Russian author and dissident Lev Kopelev was born 100 years ago Monday. The recipient of the German Human Rights Prize saw a "deep spiritual bond" between age-old enemies Germany and Russia.
In an interview with the Deutsche Welle in November 1992, writer Lev Kopelev stressed the unique quality of the relationship between Russia and Germany. "There is no other example of such a deep spiritual bond between two peoples as the history behind the mutual German-Russian acquaintance." This was the core of his studies in Wuppertal, western Germany, he said.
Kopelev, who was born in Kiev on April 9, 1912, spent 10 years at the university in Wuppertal researching the German-Russian relationship. Though he felt deeply connected to the home of Goethe, Schiller and Mann, he did not spend the last 10 years of his life in Germany voluntarily.
In February 1981, the head of the Communist Party in the Soviet Union Leonid Brezhnev stripped Kopelev of his citizenship while the author was on his first trip to Germany.
He had been invited repeatedly to visit. German author and Nobel laureate Heinrich Böll was the first to do so when he visited Moscow in 1962, but Kopelev and his wife Raissa, also a writer, had already had several applications rejected.
That both of them tried to get a visa once again in the early 1980s was down to a new pledge by the Soviet regime, Kopelev told Deutsche Welle in his interview. Moscow had promised then-German Chancellor Willy Brandt that Kopelev and his wife would be allowed to return to the Soviet Union after their trip to Germany. That was important to Kopelev. The Soviet Union was his home; a home that he loved, despite everything.
Ten years in jail
The son of an agricultural scientist, Kopelev was born in imperial Russia and studied German, philosophy, literature and history in the Soviet Union, where he became a moral authority. In 1941, Kopelev joined the Red Army and tried to prevent atrocities during the invasion of East Prussia, the easternmost part of pre-war Germany. But then he was found guilty of propagating "middle class-humanistic compassion for the enemy" and sentenced to nearly 10 years in prison.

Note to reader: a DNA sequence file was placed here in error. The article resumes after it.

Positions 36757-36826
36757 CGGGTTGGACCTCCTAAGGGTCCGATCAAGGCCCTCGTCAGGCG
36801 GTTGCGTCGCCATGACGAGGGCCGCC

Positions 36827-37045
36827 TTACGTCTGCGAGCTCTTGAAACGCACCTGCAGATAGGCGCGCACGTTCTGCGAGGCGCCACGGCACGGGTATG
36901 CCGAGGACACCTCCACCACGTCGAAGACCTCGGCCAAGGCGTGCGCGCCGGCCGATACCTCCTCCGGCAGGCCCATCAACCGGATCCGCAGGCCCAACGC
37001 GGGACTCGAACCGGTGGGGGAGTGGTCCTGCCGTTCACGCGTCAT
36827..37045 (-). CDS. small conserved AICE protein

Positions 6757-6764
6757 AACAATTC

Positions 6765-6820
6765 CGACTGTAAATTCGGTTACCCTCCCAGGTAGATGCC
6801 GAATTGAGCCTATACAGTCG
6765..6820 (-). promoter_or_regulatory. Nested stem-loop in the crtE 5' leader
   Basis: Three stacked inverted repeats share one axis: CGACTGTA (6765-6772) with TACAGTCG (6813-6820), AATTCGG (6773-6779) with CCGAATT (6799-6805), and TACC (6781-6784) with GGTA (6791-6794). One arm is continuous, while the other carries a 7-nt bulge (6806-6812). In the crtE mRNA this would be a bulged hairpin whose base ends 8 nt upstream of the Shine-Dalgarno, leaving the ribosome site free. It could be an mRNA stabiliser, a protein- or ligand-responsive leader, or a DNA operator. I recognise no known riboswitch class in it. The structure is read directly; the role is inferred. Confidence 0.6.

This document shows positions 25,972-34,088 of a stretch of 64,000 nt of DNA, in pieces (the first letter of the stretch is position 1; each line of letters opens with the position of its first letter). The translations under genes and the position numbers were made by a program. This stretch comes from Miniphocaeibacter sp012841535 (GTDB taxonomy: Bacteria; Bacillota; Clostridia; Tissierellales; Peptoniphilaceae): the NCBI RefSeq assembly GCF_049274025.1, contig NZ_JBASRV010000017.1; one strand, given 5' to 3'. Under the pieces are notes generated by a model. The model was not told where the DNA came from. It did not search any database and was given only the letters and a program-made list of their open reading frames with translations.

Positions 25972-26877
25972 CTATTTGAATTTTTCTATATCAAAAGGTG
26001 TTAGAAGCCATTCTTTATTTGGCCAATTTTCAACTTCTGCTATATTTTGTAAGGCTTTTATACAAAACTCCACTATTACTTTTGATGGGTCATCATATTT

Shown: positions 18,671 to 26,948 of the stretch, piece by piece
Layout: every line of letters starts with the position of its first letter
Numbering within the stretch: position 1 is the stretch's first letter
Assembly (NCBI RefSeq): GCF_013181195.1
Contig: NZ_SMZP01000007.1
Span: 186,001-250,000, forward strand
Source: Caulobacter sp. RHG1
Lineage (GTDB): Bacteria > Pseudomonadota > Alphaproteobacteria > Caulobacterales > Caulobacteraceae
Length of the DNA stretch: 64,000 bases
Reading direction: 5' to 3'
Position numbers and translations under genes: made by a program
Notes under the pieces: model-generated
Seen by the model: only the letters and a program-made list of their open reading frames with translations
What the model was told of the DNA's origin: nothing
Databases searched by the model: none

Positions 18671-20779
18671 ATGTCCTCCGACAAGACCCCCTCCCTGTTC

Following his rehabilitation in 1956 after the death of Stalin, he was given a post as a lecturer in Moscow. But, due to his support for regime critics, he faced government harassment once again from 1966 onwards. He finally turned away from Communism, for which he long nurtured sympathy, after the Warsaw Pact's military invasion of Prague in 1968 and learning of the gulag labor camps.
"As we began to oppose the unjust persecution of people with different opinions, it was not a struggle against the regime," said Kopelev later. "We wanted to make the regime more just. We wanted to improve it; we wanted to reform it. We were not revolutionaries." Kopelev and his fellow critics believed for a long time that the regime could be reformed.
By 1981, the regime didn't want him anymore. "We thought they were being fair-minded - with a kind of gentleman's agreement," Kopelev said of the moment he was finally issued an exit visa. Instead it was a trap - they were effectively permanently exiled. It was a shock for him and his wife. "We were bitter and distraught." But then, it was a feeling of relief: "of liberation from all the obligations toward the Soviet state."
Moscow and back again
Cologne was their new home, where Kopelev quickly became a leading figure for reconciliation between Russia and Germany. In a research project, he analyzed the German image of Russia and the Russian image of Germany.
He also met Böll again, with whom he had corresponded for the last two decades. Kopelev described his German friend later as "one of the most important people in my life." When Böll died in 1985, Kopelev was one of his pallbearers.
His own life ended in Cologne on June 18, 1997. His ashes were returned to Moscow where they were interred next to his wife in Donskoi cemetery. Thanks to the political changes in Moscow, Kopelev had been able to travel to Russia on several occasions, but he never wanted to stay.
Since 2001, the Lev Kopelev Forum has awarded a prize in his name to people, projects or organizations that pursue activities reflecting his life's work. In Cologne, a street was named in his honor in 2009.
Author: Michael Borgers / gb
Editor: Ben Knight